Morocco signed its fourth agreement under the Precautionary and Liquidity Line since 2012.
By Zakaria Ouadghiri
Rabat – The Executive Board of the International Monetary Fund (IMF) approved Monday a two-year agreement for Morocco under the Precautionary and Liquidity Line (PLL) for an amount of $2.97 billion. This is the fourth PLL agreement since 2012.
According to the statement by Mitsuhiro Furusawa, IMF Deputy Managing Director and Acting Chair of the Board, Morocco has made considerable progress in reducing its domestic vulnerability in recent years.
“Growth has been robust in 2018 and is expected to accelerate gradually over the medium term, assuming we see an improvement in external conditions and sustained progress in implementing reforms,” Furusawa added.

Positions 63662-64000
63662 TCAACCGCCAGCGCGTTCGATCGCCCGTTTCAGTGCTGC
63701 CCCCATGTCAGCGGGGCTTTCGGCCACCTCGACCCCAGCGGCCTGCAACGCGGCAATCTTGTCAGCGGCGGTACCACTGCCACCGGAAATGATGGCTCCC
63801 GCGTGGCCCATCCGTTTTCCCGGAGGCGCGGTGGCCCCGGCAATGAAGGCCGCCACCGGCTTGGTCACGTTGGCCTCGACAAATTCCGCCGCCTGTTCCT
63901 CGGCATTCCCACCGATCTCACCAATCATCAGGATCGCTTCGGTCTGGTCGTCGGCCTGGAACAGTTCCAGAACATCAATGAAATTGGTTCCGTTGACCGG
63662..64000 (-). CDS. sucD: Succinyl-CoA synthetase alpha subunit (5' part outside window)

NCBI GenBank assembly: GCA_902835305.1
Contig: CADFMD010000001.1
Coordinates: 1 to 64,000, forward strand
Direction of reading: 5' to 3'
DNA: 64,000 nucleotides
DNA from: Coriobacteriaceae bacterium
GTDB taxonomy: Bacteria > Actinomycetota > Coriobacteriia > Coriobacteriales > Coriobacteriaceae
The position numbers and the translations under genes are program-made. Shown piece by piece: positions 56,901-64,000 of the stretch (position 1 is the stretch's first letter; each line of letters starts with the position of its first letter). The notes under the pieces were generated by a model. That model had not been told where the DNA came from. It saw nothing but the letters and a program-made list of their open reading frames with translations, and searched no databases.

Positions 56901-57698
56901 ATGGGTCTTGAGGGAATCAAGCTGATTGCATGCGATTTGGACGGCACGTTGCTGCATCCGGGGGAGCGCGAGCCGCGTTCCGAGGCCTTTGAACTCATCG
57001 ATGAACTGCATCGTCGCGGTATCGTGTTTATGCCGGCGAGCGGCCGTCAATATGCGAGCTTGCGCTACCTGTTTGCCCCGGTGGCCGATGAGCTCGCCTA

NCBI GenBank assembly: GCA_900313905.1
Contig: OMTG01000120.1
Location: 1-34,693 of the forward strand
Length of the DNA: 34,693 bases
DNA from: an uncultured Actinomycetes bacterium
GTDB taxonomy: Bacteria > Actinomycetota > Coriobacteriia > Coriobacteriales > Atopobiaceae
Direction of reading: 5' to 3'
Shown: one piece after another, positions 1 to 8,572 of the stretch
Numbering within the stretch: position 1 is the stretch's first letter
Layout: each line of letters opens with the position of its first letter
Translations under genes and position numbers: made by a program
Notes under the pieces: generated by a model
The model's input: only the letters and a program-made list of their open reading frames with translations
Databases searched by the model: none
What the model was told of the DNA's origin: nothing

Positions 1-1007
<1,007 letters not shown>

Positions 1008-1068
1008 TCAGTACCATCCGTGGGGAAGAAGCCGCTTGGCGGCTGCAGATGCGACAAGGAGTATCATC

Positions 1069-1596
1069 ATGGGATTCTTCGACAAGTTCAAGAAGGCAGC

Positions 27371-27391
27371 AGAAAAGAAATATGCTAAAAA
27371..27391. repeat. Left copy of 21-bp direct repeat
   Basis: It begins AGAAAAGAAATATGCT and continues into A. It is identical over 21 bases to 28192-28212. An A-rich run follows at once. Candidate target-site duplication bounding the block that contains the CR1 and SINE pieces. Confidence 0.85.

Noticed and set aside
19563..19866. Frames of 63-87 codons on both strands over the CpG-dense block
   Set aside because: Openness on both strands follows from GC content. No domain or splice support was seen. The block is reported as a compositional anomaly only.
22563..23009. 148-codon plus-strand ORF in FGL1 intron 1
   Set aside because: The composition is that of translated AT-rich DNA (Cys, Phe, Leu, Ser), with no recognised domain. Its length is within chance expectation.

Introduced in 2011, the PLL responds to the liquidity needs of member countries that have a strong record of economic policy execution, but remain vulnerable in some respects.
The PLL builds on the Precautionary Credit Line, designed to meet the needs of countries that have some remaining vulnerabilities that preclude them from using the Flexible Credit Line (FCL). The FCL was designed for crisis-prevention and crisis-mitigation lending for countries with very strong policy frameworks and track records in economic performance.
To date, only two countries, Former Yugoslav Republic of Macedonia and Morocco, have used the PLL.
The IMF approved the third PLL, worth $3.42 billion, in July 2016, which expired last July. Morocco signed the first agreement in August 2012, for an amount of $6.21 billion, while the balance of payments and foreign exchange reserves were under significant pressure at the time. July 2014 saw the approval of the second 24-month agreement for $5 billion.